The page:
Green tomato chutney in jars
Food, Making stuff

Making stuff 20: Chutneys

As well as all the other culinary efforts producing stuff in jars this year (gin and jam, and mincemeat), I’ve also been in the chutney production business. This isn’t unusual. In 2019 it was courgette chutney after a glut. I’ve done normal chutneys before as well in previous (pre-blogging years).

I hadn’t really planned on making any this year, but as usual the veggie harvest had a deviating influence.

Spiced apple chutney

This year, I had a large quantity of apples provides by one of himself’s colleagues. I put loads of them in the mincemeat and the jam. However, there were still loads left. So I dug out my well-stained copy of Marguerite Patten’s “Jams, Preserves and Chutneys Handbook”, to figure out what else I could do with them.

The recipe is from pages 161-162 (in my edition at least). It’s just the apply chutney recipe with added mixed spice and adapted according to what my cupboards contained.

  • 1kg apples (cooking ones in this case, weighed when peeled and cored) chopped into little pieces
  • 500g onions, finely chopped
  • 330ml vinegar (I just used what I had in the cupboard, a mixture of red wine, cider and malt)
  • 400g soft light brown sugar
  • 120g sultanas
  • 1 and a bit teaspoons mixed spice, then a touch more just because

Chutney is pretty much the easiest preserve you can make. Essentially, you chop everything up, put the onions and half the vinegar in to cook for 10 minutes and then add everything else and cook until the sugar dissolves and it all thickens up nicely.

Then, just sterilise some jars, spoon in the chutney and get some cling film on before it cools so it forms a nice vacuum and you’re all done. It only took me about an hour.

Green tomato chutney

When we got back from our holiday to Lincolnshire and Scotland in August (2021), the tomato plants were really doing very well indeed. There were still plenty of red tomatoes ripening for harvest.

However, by the beginning of October the green tomatoes were no longer changing colour. With the threat of frost looming large (falsely as it turned out as I sit here a month later and we still haven’t had a frost), I decided it was time to give up on the tomatoes, pick the green ones and say good bye to the plants.

There were rather more green tomatoes hiding under the leaves and between the stems than I had thought.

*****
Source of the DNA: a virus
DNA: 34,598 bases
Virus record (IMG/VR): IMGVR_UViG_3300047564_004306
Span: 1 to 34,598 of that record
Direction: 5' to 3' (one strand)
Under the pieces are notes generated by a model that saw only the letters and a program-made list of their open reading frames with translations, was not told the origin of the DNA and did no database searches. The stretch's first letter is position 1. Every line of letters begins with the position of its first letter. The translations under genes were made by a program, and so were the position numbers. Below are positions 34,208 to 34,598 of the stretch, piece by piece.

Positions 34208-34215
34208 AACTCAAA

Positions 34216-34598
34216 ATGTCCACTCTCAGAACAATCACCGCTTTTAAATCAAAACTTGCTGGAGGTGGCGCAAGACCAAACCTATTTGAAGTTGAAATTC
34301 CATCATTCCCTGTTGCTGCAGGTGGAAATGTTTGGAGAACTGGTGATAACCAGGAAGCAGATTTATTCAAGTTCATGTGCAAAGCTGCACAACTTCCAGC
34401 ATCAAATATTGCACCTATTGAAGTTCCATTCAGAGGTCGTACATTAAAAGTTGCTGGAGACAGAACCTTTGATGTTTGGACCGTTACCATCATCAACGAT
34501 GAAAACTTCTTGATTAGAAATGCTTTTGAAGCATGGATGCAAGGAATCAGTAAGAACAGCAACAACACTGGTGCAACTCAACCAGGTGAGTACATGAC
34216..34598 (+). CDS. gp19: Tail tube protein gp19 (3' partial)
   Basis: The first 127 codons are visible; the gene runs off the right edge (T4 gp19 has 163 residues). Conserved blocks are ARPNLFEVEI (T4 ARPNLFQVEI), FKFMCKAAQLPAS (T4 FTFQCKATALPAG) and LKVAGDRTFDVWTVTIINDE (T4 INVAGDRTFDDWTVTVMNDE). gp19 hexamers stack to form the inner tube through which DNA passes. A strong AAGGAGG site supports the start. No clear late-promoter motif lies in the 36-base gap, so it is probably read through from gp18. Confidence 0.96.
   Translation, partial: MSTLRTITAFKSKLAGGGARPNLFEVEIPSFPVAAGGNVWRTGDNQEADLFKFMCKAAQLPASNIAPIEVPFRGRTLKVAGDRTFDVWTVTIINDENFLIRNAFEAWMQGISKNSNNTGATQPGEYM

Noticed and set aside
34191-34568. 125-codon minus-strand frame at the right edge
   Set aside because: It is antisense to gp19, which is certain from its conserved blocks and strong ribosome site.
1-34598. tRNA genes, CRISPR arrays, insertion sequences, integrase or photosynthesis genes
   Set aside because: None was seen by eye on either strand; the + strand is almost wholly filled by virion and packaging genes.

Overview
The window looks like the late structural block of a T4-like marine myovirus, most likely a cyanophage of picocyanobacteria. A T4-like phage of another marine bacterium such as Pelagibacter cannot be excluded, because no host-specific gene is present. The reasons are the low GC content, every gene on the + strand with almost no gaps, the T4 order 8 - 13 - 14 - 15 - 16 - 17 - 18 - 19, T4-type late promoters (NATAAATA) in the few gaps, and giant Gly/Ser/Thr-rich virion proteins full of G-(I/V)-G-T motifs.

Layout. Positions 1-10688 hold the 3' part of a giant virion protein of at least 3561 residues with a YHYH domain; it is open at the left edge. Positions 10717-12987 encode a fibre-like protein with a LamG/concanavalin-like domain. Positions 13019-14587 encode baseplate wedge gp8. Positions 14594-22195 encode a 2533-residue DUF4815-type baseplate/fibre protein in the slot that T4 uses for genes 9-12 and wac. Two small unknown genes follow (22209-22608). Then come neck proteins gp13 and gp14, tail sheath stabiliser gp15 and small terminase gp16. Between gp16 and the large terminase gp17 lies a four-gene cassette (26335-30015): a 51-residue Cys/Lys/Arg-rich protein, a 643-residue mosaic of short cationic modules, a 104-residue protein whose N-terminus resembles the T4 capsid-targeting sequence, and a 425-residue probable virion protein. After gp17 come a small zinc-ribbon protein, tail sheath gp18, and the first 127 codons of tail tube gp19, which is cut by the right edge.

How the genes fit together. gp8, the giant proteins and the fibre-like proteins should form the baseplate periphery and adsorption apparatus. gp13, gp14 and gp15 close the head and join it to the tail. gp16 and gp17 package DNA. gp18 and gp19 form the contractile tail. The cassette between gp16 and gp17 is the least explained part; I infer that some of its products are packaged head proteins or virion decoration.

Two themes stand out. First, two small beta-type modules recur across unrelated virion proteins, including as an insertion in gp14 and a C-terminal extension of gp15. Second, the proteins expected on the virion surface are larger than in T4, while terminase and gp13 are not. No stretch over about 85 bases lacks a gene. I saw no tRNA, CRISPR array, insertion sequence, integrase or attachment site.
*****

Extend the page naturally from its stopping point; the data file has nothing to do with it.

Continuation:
So I found myself with a good pound and a half (I think, I can’t be bothered to do the maths) of green cherry tomatoes. Making chutney was the obvious use, but I’m afraid I simply cannot be arse peeling the skins from 100s (well it looked like 100s) of small green tomatoes. So anyone who gets a jar will just have to live with the little bits of skin.

Page 176 of the inimitable Marguerite Patten for this one, again adjusted quantities for the tomatoes I had.

  • 660g green, some red, small tomatoes
  • 330g chopped onions
  • 330g apples, chopped finely (by this point I’d run out of himself’s colleague’s windfalls, so it was a mix of galas and golden delicious because that’s what was in the fruit bowl)
  • 330ml white wine vinegar
  • 1/2 teaspoon ground ginger
  • 1/2 teaspoon mixed spice
  • 260g sugar
  • 220g sultanas

The method is the same as before.

Are you preserving anything this year?

Tell me about your attempts to keep the fruit and veggies from wasting when there are too many to eat fresh?

Love from Smell xxx

16 thoughts on “Making stuff 20: Chutneys”

  1. I came across your blog when searching for entries on loss and then spied this piece on chutneys. It so happens that I’d just had a conversation with my best friend about how cooking has been one of the ways that I’ve learned to cope with the loss of my husband of twenty-two years. You’ve inspired me to try making ginger pear jam in my new bread maker. Love your breezy, conversational writing style. Thanks!

    Liked by 1 person

    1. Oh thanks so much, that’s an absolutely lovely comment and I’m so pleased your inspired. I’m so sorry for your loss, sending hugs and hope.
      Please have a read of my lessons in loss series. I’ve had some wonderful people contributing their thoughts on all sorts of different loss.


  2. Persimmon is seasonal and is one of my favorite fall fruits. Last year i made Persimmon preserves and loved it. Your tomato 🍅 chutney is very unique. Thanks for sharing.
    I am curious to know the story behind your blog name “smellysocks and garden peas?”It is so interesting.

    Liked by 1 person

  3. This us a fantastic blog. Really enjoyed it, I love a good chutney recipe and iI’ll give these a go. Look forward to your next post 🙂

    Liked by 2 people

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